Today I have another heartwarming story about helping others. This mother says: “I didn’t cry when I learned that our two-year-old Kristi had, as we suspected, mental challenges. ‘Go ahead and cry,’ the doctor advised kindly. ‘It helps prevent serious emotional difficulties.’ But I couldn’t cry then nor during the months that followed.“When Kristi was seven, we enrolled her in our neighborhood kindergarten. It would have been comforting to cry that day, as I left her in that room full of self-assured, eager, alert five-year-olds. Kristi had spent hours upon hours playing by herself, but this moment, when she was the one difficult child among twenty, was probably the loneliest she had ever known.“However, positive things began to happen to Kristi in her school, and to her schoolmates too. When boasting of their own accomplishments, Kristi’s classmates always took pains to praise her as well. ‘Kristi got all her spelling words right today.’ No one bothered to add that her spelling list was much easier than anyone else’s.
“Then, during her second year in school, she faced a very traumatic experience. The big public event of the term was a competition based on a culmination of the year’s music and physical education activities. Kristi was way behind in both music and motor coordination. My husband and I dreaded the day as it came. On the day of the program, Kristi pretended to be sick. Desperately, I wanted to keep her home. Why let Kristi fail in a gym filled with parents, students and teachers?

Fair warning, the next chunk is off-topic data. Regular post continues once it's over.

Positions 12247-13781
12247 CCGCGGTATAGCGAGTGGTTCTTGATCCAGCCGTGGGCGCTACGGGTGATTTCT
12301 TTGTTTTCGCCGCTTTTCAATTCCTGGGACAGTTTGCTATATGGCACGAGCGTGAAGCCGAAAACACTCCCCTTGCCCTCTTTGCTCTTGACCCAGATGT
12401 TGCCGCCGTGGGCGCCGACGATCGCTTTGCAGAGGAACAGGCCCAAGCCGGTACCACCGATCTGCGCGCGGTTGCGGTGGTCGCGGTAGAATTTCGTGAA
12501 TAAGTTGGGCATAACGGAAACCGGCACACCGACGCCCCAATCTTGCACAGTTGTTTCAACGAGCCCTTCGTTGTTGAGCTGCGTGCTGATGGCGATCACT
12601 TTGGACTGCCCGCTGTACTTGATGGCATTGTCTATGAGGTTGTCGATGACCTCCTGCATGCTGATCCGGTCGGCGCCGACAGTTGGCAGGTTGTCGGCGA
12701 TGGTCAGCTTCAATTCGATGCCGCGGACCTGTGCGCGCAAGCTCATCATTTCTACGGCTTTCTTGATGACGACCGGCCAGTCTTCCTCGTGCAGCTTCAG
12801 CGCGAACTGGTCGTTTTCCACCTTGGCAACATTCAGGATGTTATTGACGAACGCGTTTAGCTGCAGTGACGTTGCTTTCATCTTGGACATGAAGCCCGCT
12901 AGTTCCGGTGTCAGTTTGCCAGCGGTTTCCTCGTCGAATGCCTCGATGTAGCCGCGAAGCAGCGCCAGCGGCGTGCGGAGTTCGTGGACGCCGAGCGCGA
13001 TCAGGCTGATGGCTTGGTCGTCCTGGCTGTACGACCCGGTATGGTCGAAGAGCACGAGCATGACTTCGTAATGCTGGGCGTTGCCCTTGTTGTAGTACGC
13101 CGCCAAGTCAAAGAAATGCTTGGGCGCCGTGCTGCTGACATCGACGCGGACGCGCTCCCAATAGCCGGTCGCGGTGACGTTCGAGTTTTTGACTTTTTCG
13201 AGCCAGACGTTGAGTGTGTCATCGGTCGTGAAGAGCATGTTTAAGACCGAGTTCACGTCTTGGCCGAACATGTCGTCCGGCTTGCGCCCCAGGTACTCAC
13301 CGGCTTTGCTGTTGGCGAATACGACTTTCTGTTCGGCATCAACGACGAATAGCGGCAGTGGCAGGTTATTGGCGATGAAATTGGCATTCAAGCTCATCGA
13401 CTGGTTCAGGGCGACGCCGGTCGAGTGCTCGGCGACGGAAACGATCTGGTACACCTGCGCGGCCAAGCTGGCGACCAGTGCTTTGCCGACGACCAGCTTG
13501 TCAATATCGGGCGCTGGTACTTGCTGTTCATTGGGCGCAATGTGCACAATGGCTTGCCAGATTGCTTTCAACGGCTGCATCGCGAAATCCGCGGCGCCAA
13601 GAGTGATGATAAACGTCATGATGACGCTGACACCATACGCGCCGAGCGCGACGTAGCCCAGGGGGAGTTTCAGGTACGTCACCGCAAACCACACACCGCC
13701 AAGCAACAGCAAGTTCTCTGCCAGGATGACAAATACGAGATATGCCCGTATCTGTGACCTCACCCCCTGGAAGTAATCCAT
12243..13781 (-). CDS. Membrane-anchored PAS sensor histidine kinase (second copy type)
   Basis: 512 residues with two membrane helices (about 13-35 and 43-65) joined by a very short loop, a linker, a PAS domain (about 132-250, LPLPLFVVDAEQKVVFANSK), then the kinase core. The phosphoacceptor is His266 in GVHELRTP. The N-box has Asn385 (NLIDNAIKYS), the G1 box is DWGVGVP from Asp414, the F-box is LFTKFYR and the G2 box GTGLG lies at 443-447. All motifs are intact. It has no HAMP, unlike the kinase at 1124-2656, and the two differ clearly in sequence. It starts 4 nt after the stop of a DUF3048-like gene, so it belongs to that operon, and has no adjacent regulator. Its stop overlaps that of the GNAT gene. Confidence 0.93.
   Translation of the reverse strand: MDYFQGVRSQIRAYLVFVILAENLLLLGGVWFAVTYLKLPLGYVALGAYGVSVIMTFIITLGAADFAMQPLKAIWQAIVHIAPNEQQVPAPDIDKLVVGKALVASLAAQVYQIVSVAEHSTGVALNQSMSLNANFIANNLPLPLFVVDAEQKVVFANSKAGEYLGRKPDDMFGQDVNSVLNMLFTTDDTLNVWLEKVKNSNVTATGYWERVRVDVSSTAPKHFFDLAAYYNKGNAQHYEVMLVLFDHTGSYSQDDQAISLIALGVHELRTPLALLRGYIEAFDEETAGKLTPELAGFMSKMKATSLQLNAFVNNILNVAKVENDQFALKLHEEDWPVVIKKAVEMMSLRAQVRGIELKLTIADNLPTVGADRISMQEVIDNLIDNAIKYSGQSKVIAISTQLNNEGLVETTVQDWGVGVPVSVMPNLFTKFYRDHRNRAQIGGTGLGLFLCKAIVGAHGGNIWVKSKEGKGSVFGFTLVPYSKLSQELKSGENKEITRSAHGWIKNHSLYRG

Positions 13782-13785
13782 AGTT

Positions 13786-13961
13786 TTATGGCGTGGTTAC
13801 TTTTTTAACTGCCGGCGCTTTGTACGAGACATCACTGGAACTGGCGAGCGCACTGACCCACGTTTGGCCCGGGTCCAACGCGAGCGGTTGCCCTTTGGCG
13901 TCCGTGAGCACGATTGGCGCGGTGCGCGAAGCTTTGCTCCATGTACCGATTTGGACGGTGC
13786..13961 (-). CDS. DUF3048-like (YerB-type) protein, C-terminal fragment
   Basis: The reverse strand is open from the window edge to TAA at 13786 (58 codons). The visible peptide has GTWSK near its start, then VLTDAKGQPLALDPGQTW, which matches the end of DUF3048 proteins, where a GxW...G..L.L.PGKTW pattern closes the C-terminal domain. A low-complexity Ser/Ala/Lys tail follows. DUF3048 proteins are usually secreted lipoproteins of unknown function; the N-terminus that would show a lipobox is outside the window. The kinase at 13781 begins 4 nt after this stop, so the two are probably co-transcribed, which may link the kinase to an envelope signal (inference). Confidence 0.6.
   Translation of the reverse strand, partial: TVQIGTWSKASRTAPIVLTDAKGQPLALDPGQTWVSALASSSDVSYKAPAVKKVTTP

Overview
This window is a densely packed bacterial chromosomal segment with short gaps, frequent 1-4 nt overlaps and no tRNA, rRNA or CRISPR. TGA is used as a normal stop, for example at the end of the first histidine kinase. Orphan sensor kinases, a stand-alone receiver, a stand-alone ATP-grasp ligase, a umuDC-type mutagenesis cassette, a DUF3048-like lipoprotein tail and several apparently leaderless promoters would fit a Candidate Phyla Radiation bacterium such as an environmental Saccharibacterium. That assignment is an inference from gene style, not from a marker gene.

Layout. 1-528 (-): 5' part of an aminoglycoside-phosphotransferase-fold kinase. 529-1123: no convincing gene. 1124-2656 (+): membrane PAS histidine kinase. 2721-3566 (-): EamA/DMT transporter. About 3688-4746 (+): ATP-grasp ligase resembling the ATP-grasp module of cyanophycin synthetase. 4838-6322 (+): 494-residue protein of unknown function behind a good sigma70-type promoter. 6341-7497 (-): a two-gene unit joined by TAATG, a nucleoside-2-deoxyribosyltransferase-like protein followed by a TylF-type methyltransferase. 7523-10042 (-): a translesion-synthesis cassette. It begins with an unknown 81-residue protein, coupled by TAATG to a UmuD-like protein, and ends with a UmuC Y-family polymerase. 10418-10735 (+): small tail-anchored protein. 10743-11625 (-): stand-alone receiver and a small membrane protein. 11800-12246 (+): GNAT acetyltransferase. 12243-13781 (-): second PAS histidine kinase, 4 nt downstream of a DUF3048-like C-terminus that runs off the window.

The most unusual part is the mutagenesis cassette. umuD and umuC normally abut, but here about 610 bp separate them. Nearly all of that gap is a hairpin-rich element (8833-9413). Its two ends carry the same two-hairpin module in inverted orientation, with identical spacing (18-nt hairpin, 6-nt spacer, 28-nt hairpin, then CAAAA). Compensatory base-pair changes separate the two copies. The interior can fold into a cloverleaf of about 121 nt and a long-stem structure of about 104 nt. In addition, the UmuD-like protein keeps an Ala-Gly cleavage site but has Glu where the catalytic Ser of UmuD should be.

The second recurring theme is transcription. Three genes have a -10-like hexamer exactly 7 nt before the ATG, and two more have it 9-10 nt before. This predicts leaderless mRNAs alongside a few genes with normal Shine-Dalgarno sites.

“What a simple solution it would have been just to let my child stay home. But I forced my daughter to go to school and forced myself to go to the program. When it finally was time for Kristi’s group to perform, her class was divided into relay teams. With her limp and slow, clumsy reactions, she would surely hold up her team.
“The performance went surprisingly well, though, until it was time for the gunnysack race. Now each child had to climb into the sack from a standing position, hop to a goal line, return and climb out of the sack. I watched Kristi standing near the end of her line of players, looking frantic.
“But when Kristi’s turn came, the tallest boy in the line stepped behind Kristi and placed his hands on her waist. Two other boys stood a little ahead of her. And the minute the player in front of Kristi stepped from the sack, these two boys grabbed the sack, held it open while the tall boy lifted Kristi and dropped her neatly into it. A girl in front of Kristi took her hand and briefly supported her until she gained her balance, and then she hopped off, smiling and proud.
“Amid the cheers of teachers, schoolmates and parents, I thanked God for the warm, understanding people in life who made it possible for my daughter to be like her fellow human beings that day.
“Then I finally cried.”